Tasmania DoE learns critical lessons about successful digital transformation

Person smiling while using a tablet

Real transformational change requires much more than parachuting technology into an organisation – it also needs cultural change, effective training, a determination to make a difference, and deep appreciation of what is possible.

Tasmania’s Department of Education (DoE) recognised the scale of the challenge – but also the opportunity it had to engage with a digital transformation initiative conceived to improve learning outcomes across the State.

There are 196¹  public schools in Tasmania which are home to almost 62,000 students and 5,400 teachers. The DoE’s strategic plan through to 2021 is to; “inspire and support all learners to succeed as connected, resilient, creative and curious thinkers.”

Technology plays a key role in realising that ambition according to Myles Bingham, Manager End Device Services, from the DoE. Bingham’s team oversees any technology that the end user touches or comes across in the Department itself or in Tasmania’s public schools. It played a pivotal role in the deployment of Microsoft Surface devices to Tasmania’s teachers, the impact of which is now percolating through public schools and to students themselves.

The transformation traces back to 2016 when the first Microsoft Surface 3s were made available to schools in regional and remote areas. The expectation was that the devices would allow these schools to connect to larger schools on the island, and allow students to participate in their classes, opening up inclusive learning opportunities to remote students that might otherwise not have been available.

The success of that convinced Bingham that this was the right platform for DoE’s corporate team. A move by the DoE to a whole-of-government building in Hobart was the trigger for the switch to the new technology.

“They would walk out of one building and walk into another with their new technology,” said Bingham. The 120 head office staff had been provided with Microsoft Surface Pros ahead of the move, and also undertaken training to ensure they were familiar with the new technology.

OneNote especially has allowed many people in the organization to move away from paper-based work completely – with paper being a rare exception in the way we work” say Rob Williams, Deputy Secretary Corporate Business Services.

When they entered the new building they had their Surface Pros, and also access to Microsoft Surface Hubs in the shared meeting spaces. Bingham explains that the hardware started to transform the culture immediately – instead of people being tethered to their desks, they worked how and when it made most sense, either using the laptop functionality of the Surface, or going mobile with the tablet in their hands.

“We put a huge focus on training and insisted everyone do training on Windows 10 touch devices, how to make use of OneNote, One Drive for Business, Skype for Business,” said Bingham. It meant that when staff moved offices with their new technology, they were ready for a new way of working from day one.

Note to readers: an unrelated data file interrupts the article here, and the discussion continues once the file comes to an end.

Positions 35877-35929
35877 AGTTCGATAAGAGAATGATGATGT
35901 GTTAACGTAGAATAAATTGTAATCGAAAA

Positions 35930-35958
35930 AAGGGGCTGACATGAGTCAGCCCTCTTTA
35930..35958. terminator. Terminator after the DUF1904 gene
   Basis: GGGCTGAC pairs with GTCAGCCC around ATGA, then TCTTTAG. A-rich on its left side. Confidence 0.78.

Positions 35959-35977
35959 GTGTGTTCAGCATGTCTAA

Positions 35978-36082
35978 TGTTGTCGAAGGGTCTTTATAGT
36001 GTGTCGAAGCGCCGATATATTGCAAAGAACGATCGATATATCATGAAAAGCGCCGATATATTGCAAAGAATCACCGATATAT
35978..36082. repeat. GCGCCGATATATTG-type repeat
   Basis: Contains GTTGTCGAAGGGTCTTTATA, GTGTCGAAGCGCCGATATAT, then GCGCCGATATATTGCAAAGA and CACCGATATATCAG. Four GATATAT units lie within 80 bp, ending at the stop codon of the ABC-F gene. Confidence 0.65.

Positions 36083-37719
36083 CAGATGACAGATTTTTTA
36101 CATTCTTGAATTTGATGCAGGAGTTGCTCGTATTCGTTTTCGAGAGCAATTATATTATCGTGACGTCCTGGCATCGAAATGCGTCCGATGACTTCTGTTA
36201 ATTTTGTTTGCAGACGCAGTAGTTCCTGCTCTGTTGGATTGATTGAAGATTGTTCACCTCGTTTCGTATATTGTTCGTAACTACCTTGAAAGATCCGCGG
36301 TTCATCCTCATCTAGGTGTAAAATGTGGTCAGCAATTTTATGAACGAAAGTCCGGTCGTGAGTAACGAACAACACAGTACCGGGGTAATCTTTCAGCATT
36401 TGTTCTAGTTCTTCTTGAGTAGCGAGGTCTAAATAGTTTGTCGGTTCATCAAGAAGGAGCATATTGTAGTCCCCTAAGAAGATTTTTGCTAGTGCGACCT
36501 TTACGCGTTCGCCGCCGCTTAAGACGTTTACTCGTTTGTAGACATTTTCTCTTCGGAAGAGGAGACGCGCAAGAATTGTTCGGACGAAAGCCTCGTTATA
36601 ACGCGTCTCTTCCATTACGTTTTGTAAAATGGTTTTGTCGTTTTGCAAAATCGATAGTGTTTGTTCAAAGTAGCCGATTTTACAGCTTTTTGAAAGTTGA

For the Secretary of Department of Education, Tim Bullard, it has become a far more efficient way of working with statewide senior staff. “With Surface Pro, OneNote and Skype for business it has finally allowed us all to be truly mobile. I am able to have my Executives, who are regularly located across the State, come together to lead the work of the agency, without worrying about when we will physically be together”.

These experiences informed the way the DoE then refreshed the hardware it provided to Tasmania’s teachers last year. Every teacher was offered a choice of a two-in-one device like the Surface, a tablet or a laptop, all running Windows 10.

Recognising the benefits DoE corporate staff had gleaned from their training, each teacher was also offered personal development opportunities showing them how to use the touch component of their device, how a range of apps and Windows 10 worked.

A follow-up survey of 1200 teachers revealed an overwhelmingly positive response to the impact of the training with the success of the rollout of this technology resulting in the School and Client IT Support End Device Team winning the Outstanding Support Employee of the Year award at the Department’s annual awards program in 2018.

According to Bingham the technology driven transformation has changed the culture both for DoE corporate staff and in schools where teachers are now empowered to be more flexible, using their device where it makes most sense and has most impact. No one needs to be anchored to a desk.

All Tasmania’s teachers are now equipped with modern, mobile technology and individual schools are exploring how Microsoft Surface and touch type devices can also be used by students. Meanwhile back at the DoE’s Hobart offices the Surface Hubs have led to a significant reduction in the demands placed on the technology team. In the past corporate staff often called on technology to support them with video conferences, “Now they touch the button on the Hub and it happens,” said Bingham.

“Everyone is far more confident using the technology, happy to use Skype, to collaborate and pick up the pen – because it works. Those support calls just went away and it saved time in meetings.”

¹ https://documentcentre.education.tas.gov.au/Documents/DoE-Annual-Report-2017-2018_Web.pdf

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